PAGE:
The premarital counseling that Lauren and I participated in was not the typical sort. It was recommended to us to meet with a series of couples of varying ages and stages in life and to receive from them a variety of advice on marriage.
In this process, we heard a lot of ideas on parenting. Everyone was affected by the generation in which they first had children, and everyone had a nuance for how they disciplined. There is a certain methodology, though, that no one mentioned—one that all my life I’ve heard whispers of and seen implemented.
There is a belief in some wings of Christianity that if you raise your child right, then your child will turn out all right. And stemming from that belief is the logical contrapositive, that if your child does not turn out all right, then you did not raise your child right. There are many Christians that hold firmly to these truths—like laws written in stone—that the state of a child is equative with the work the parents did. They ground their belief in Proverbs 22:6, “Train up a child in the way he should go; even when he is old he will not depart from it,” and they treat it as commandment.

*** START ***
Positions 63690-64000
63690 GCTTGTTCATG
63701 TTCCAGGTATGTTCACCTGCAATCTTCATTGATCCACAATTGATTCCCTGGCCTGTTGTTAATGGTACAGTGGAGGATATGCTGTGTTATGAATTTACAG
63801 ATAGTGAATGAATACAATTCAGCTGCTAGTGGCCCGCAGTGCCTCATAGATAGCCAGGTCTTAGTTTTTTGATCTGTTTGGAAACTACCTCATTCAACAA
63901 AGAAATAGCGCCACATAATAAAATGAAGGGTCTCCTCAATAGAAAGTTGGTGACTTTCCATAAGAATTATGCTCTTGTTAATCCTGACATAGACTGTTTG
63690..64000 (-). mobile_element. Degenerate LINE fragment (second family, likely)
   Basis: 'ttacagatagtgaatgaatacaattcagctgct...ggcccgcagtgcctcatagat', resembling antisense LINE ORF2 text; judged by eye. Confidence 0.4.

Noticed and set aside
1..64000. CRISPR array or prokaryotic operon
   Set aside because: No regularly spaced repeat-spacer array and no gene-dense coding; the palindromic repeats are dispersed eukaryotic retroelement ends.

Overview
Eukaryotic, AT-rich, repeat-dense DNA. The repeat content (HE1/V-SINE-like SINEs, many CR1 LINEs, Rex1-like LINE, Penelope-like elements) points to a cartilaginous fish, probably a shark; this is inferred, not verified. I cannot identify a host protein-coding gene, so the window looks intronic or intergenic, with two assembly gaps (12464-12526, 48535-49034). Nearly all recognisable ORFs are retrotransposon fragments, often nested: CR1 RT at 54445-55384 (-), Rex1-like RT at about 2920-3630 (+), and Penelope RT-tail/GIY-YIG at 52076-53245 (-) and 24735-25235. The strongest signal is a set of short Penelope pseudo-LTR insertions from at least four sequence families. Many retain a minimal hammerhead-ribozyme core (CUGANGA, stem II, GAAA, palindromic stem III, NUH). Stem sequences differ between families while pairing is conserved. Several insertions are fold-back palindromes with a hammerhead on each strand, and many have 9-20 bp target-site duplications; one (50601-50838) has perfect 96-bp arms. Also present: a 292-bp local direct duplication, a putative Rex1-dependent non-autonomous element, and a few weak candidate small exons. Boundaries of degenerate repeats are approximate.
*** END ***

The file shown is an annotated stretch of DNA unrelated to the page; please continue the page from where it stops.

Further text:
The last conversation Lauren and I had as a part of our premarital counseling was with her grandparents—on her father’s side. Lauren’s father struggled with a serious drug-addiction during a formative time in Lauren’s childhood and has been absent for a large portion of her life. The damage he has done is self-evident, and his actions, Lauren’s grandparents were told, were largely the result of his parenting. If there are any two individuals that I can be confident were godly and caring parents, it is the parents of Lauren’s father.
Yet I sat at their kitchen table and watched the tears crawl down Lauren’s grandmother’s face after being asked—by those who look up to her—for her wisdom on childrearing.
Interpreting the Bible in such a way that righteous people are made to feel shame—to read Proverbs as saying that a troubled person is always and unequivocally the result of bad parenting—is unpardonable. This biblicist methodology is irresponsible and sinful. Most clearly, it ignores biblical genre. Biblical proverbs (prevalent even outside of the book named for them) are not the same as commandments. Proverbs, as the definition states, are for general use. They are not iron, theological truths, but pieces of wisdom that tend to help. They say: this is often the case, but it may not always be the case. They allow for parents to do their job right, and the child to be rotten; for the parents to shirk their duties, and the child to overcome.
We have caused a lot of heartache by demanding a certain reading of that text. Some may say that the Bible “said what it meant, and meant what it said,” and I guess that is true. But it brings in a perception completely backwards for faithfully interpreting Scripture. Reading the Bible is hard work, not something to be taken lightly—the soul is at stake. We must approach the divine revelation with reverence and awe and awareness of the task before us.